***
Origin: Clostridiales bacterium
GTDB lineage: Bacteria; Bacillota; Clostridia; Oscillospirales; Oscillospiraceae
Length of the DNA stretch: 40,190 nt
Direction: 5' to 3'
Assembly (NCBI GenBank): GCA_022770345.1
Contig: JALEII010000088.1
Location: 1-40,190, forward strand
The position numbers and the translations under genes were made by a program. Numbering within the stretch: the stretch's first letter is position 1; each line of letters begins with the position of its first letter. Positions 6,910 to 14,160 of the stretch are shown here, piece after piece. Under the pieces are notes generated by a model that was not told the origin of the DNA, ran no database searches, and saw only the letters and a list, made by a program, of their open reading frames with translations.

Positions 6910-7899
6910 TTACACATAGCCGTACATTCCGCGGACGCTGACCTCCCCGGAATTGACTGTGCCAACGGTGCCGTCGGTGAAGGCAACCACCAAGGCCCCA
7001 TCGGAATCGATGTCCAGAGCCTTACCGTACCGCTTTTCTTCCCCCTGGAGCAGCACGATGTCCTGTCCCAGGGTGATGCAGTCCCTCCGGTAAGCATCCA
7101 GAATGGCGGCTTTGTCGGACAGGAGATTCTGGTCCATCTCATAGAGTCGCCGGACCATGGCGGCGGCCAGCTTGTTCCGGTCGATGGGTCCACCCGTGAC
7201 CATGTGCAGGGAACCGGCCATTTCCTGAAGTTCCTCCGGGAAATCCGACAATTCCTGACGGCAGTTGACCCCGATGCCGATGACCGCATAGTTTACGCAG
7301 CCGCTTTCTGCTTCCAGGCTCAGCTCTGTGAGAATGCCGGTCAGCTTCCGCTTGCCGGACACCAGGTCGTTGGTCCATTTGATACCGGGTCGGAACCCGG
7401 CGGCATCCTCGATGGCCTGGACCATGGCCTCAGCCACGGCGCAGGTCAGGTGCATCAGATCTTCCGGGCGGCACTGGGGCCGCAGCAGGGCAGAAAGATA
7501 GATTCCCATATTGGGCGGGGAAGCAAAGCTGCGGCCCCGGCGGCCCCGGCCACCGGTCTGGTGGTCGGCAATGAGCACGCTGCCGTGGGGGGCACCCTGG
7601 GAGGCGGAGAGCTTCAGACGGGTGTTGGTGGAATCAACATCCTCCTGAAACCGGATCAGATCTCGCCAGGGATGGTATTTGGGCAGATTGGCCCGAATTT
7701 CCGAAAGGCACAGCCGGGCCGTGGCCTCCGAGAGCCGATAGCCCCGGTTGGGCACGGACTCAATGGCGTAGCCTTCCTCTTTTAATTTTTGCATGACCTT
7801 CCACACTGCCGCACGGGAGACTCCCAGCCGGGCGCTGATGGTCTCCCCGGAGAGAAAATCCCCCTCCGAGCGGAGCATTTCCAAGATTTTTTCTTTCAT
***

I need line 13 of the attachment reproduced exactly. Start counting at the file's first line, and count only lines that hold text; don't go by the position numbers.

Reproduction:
7201 CATGTGCAGGGAACCGGCCATTTCCTGAAGTTCCTCCGGGAAATCCGACAATTCCTGACGGCAGTTGACCCCGATGCCGATGACCGCATAGTTTACGCAG